France set to make Oscar history with 'The Artist'
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The Academy Awards may be a mostly frivolous affair, but they sometimes also feature unexpected breakthroughs, broken records and underdog victories. This year is no exception, and could see even more surprises than usual.
The Oscars get a fair amount of bad press, and justifiably so. The American Academy of Motion Picture Arts and Sciences is largely composed of old white men. Good films and performances are routinely snubbed, while mediocre ones take home top honours. The show itself is expensive, runs too long and tends to be more silly and self-obsessed than entertaining. And relentless campaigning by studios and nominees often makes us forget the prizes are meant to reward artistry, and not marketing.
Yet, there are still reasons to pay attention. Aside from providing a window into Hollywood’s current mindset, the typically frivolous and risk-averse Oscars also feature the occasional unexpected, quirky, and even moving breakthrough, new record, or underdog win. This year’s ceremony may have more such moments than any other in recent memory. Here are five potential history-making developments to watch for on Sunday night.
A first for France?
If Michel Hazanavicius’ widely adored black-and-white silent movie “The Artist” wins Best Picture, it will be the first-ever French film to get the top prize. Two other French movies have been nominated for the award – Jean Renoir’s “Grand Illusion” in 1938 and Costa Gavras’ “Z” in 1969 – and France has snagged the Best Foreign Language Film statuette an impressive 12 times. But according to the majority of Oscar prognosticators, Sunday night will likely see a French movie made by a French director barely known outside his country triumphing over works by US heavyweights Steven Spielberg, Martin Scorsese, Woody Allen, and Terrence Malick. If it does, expect France’s film industry to rejoice in its victory over the Hollywood bulldozer it loathes and loves in equal measure.
A double win for African-American actresses?
African-American performers have prevailed in multiple acting categories three times in the past: Denzel Washington and Halle Berry respectively won Best Actor for “Training Day” and Best Actress for “Monster’s Ball” in 2002, Jamie Foxx and Morgan Freeman scored Best Actor for “Ray” and Best Supporting Actor for “Million Dollar Baby” in 2005, and Forest Whitaker and Jennifer Hudson took Best Actor for “The Last King of Scotland” and Best Supporting Actress for “Dreamgirls” in 2006. But Oscar analysts predict this Sunday will be first time African-Americans take both female acting prizes (for the same film, no less). Viola Davis and Octavia Spencer are indeed considered frontrunners for Best Actress and Best Supporting Actress for their portrayals of 1960s Mississippi housemaids in "The Help". In an industry known for its lack of complex roles for women of colour, the significance of the moment would not be ignored.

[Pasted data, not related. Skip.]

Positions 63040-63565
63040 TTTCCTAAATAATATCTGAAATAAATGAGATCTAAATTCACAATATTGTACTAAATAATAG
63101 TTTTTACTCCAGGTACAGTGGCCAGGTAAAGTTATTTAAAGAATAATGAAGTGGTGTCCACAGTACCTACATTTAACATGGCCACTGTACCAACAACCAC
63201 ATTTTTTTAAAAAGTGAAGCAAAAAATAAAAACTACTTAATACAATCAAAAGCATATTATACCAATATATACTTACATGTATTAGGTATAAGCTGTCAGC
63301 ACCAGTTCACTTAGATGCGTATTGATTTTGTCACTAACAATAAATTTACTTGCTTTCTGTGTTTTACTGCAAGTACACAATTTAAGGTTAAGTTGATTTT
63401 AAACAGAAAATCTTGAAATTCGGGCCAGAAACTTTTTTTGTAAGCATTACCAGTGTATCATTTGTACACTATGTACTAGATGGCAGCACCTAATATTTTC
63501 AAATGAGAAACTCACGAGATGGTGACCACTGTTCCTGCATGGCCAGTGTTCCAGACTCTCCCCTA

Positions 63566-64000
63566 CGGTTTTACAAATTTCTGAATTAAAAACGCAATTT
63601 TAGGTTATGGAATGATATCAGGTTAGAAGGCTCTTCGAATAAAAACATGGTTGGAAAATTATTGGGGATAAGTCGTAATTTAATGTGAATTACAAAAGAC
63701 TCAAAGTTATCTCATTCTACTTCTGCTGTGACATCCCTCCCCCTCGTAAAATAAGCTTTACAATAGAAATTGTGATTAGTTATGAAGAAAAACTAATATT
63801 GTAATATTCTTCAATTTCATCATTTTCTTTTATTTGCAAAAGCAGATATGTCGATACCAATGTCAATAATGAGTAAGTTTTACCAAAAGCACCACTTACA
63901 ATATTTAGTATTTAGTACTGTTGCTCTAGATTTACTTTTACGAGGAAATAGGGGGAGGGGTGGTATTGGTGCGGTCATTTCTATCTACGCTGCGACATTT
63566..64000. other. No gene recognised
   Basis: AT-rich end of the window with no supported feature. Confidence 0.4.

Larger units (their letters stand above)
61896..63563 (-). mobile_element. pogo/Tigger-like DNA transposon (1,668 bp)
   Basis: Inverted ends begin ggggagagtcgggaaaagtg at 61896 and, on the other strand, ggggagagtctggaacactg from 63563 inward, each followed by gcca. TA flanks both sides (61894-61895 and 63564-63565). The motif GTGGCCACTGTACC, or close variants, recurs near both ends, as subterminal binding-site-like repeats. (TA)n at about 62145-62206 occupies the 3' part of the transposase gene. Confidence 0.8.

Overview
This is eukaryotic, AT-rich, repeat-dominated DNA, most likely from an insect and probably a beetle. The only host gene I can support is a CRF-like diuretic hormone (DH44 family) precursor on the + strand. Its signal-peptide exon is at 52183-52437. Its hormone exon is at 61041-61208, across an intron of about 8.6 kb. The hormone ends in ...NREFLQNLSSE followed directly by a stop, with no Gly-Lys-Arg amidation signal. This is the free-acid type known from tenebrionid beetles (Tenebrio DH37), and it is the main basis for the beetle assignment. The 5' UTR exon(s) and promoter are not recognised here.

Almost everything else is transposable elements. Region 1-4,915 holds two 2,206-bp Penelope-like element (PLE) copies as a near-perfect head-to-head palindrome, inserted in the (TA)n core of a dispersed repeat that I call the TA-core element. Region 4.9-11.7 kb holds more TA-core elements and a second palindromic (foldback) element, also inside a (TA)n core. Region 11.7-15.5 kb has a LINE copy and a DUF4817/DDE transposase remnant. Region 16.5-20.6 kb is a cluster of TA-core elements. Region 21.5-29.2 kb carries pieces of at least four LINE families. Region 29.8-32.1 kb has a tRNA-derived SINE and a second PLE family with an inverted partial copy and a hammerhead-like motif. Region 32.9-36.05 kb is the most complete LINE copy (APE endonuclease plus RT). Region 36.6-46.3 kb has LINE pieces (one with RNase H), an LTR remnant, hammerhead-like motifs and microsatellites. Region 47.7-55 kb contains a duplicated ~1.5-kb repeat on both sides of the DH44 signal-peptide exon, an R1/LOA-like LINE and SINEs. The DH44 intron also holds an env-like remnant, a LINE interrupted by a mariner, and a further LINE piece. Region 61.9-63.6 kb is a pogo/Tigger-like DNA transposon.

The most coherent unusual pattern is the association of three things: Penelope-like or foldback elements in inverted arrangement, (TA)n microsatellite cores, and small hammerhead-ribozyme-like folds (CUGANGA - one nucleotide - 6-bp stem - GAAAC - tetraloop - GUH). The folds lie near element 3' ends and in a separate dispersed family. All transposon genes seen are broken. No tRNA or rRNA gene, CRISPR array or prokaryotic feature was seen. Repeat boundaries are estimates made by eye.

Can the ‘French George Clooney’ out-Clooney Clooney?
French actresses Simone Signoret (“A Room at the Top”) and Marion Cotillard (“La Vie en Rose”) triumphed over their Anglophone peers to win the Best Actress prize in 1960 and 2008. But if Jean Dujardin, the debonair, dancing star of “The Artist”, beats out US heartthrobs George Clooney (“The Descendants”) and Brad Pitt (“Moneyball”) for Best Actor, he will become the first Frenchman in Oscar history to pull off the feat. Though he started off as a longshot, Dujardin threw himself into Oscar campaign season with gleeful abandon. He peppered his interviews with jokes delivered in charmingly accented English, did a first-rate Robert De Niro impersonation, and never lost the wide smile that suggested he was relishing every minute of his American adventure. Handsome, humble, and a Hollywood outsider, Dujardin is just the kind of underdog the Academy loves.
Never too late to win?
When an 80-year-old Jessica Tandy won Best Actress for “Driving Miss Daisy” in 1990, she became the oldest performer to win a competitive acting Oscar. But a new record may be set Sunday night if, as expected, Christopher Plummer takes the stage to accept a Best Supporting Actor statuette for his performance in Mike Mills’ “Beginners”. Playing an elderly gay man revelling in his newfound sexual freedom after recently coming out of the closet, the 82-year-old Canadian's performance projects a youthful energy and infectious sense of mischief. And even if he doesn’t win, the Academy can hardly be accused of ageism. Experts say the nominee most likely to dash Plummer’s hopes is Max Von Sydow (for “Extremely Loud & Incredibly Close”), also 82.
A handful of filmmakers from Iran, like Abbas Kiarostami, Jafar Panahi, and Majid Majidi, have been earning accolades from critics and festival juries around the world for the last few decades. But US audiences got a taste of a harder-hitting, faster-paced Iranian New Wave cinema last year with Asghar Farhadi’s “A Separation”, a tense domestic drama about two Tehran couples embroiled in a legal battle. Now the movie is considered as the favourite to win the Best Foreign Language Film Oscar, which would make it the first Iranian work to take the prize (Majidi’s “Children of Heaven” was nominated in 1999, but did not win). Given the context of severely strained relations between the US and Iran, a statuette for “A Separation” could serve as a reminder that movies are not merely entertainment, but also a potentially powerful diplomatic tool.
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